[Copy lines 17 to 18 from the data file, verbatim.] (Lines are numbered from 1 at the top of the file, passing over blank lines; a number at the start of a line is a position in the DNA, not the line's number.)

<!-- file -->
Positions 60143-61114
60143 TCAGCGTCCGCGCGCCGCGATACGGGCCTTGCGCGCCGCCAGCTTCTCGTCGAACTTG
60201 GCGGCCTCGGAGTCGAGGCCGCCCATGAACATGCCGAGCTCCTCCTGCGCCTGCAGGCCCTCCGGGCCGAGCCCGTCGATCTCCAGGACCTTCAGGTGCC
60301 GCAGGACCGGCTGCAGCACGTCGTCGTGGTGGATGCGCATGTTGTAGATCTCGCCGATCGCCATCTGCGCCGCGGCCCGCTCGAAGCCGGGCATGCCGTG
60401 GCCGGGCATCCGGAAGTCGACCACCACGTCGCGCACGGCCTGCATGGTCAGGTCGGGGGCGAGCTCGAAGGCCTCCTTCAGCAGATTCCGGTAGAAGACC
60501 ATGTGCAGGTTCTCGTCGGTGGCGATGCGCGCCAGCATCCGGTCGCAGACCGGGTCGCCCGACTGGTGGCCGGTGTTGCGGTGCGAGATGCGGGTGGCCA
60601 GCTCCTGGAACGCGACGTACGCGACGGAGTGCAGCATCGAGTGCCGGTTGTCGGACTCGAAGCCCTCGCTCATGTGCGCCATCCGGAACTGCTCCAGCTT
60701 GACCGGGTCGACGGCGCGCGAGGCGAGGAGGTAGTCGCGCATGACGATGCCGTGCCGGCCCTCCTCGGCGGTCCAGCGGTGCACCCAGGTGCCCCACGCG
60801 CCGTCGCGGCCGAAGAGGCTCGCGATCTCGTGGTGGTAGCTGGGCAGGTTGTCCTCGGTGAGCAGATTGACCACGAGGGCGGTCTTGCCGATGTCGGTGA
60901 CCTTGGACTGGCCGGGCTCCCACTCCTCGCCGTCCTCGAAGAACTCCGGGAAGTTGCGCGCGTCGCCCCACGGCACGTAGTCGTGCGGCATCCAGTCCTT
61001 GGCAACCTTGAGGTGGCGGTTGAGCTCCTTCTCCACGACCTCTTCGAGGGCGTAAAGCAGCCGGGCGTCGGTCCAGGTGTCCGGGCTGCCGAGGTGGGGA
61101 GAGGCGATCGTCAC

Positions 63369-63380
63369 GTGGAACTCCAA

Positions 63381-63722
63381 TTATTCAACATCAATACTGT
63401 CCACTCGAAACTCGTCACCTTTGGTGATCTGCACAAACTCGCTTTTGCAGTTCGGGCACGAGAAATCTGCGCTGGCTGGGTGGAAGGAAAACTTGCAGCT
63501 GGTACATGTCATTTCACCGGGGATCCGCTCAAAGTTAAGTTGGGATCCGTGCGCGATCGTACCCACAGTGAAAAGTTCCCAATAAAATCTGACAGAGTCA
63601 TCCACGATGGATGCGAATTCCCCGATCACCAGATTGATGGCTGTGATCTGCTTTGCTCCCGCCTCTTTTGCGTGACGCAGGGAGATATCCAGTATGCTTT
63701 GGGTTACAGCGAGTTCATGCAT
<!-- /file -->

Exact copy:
63401 CCACTCGAAACTCGTCACCTTTGGTGATCTGCACAAACTCGCTTTTGCAGTTCGGGCACGAGAAATCTGCGCTGGCTGGGTGGAAGGAAAACTTGCAGCT
63501 GGTACATGTCATTTCACCGGGGATCCGCTCAAAGTTAAGTTGGGATCCGTGCGCGATCGTACCCACAGTGAAAAGTTCCCAATAAAATCTGACAGAGTCA